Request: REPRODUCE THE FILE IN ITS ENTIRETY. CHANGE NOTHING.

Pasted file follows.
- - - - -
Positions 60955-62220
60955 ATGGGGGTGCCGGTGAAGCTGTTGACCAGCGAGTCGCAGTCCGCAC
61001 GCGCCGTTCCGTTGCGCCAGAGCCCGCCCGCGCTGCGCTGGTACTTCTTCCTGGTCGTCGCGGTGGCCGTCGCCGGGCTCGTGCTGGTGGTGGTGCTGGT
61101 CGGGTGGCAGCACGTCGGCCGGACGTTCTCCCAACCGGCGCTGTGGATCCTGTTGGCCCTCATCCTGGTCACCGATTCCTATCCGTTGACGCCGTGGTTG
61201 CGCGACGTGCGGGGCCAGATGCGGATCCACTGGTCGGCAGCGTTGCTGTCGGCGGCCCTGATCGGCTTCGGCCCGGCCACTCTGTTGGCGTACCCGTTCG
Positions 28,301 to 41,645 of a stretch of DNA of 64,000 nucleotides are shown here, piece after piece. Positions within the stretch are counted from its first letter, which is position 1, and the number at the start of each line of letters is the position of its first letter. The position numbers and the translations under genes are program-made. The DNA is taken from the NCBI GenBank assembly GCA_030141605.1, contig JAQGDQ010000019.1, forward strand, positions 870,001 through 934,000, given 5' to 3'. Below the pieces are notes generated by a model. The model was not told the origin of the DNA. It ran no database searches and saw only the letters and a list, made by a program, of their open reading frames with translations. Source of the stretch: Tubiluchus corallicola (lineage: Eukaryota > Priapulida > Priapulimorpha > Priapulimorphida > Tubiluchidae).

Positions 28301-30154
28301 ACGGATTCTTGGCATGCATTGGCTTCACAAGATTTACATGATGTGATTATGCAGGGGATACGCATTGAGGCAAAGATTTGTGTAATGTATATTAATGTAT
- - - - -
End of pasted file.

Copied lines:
Positions 60955-62220
60955 ATGGGGGTGCCGGTGAAGCTGTTGACCAGCGAGTCGCAGTCCGCAC
61001 GCGCCGTTCCGTTGCGCCAGAGCCCGCCCGCGCTGCGCTGGTACTTCTTCCTGGTCGTCGCGGTGGCCGTCGCCGGGCTCGTGCTGGTGGTGGTGCTGGT
61101 CGGGTGGCAGCACGTCGGCCGGACGTTCTCCCAACCGGCGCTGTGGATCCTGTTGGCCCTCATCCTGGTCACCGATTCCTATCCGTTGACGCCGTGGTTG
61201 CGCGACGTGCGGGGCCAGATGCGGATCCACTGGTCGGCAGCGTTGCTGTCGGCGGCCCTGATCGGCTTCGGCCCGGCCACTCTGTTGGCGTACCCGTTCG
Positions 28,301 to 41,645 of a stretch of DNA of 64,000 nucleotides are shown here, piece after piece. Positions within the stretch are counted from its first letter, which is position 1, and the number at the start of each line of letters is the position of its first letter. The position numbers and the translations under genes are program-made. The DNA is taken from the NCBI GenBank assembly GCA_030141605.1, contig JAQGDQ010000019.1, forward strand, positions 870,001 through 934,000, given 5' to 3'. Below the pieces are notes generated by a model. The model was not told the origin of the DNA. It ran no database searches and saw only the letters and a list, made by a program, of their open reading frames with translations. Source of the stretch: Tubiluchus corallicola (lineage: Eukaryota > Priapulida > Priapulimorpha > Priapulimorphida > Tubiluchidae).

Positions 28301-30154
28301 ACGGATTCTTGGCATGCATTGGCTTCACAAGATTTACATGATGTGATTATGCAGGGGATACGCATTGAGGCAAAGATTTGTGTAATGTATATTAATGTAT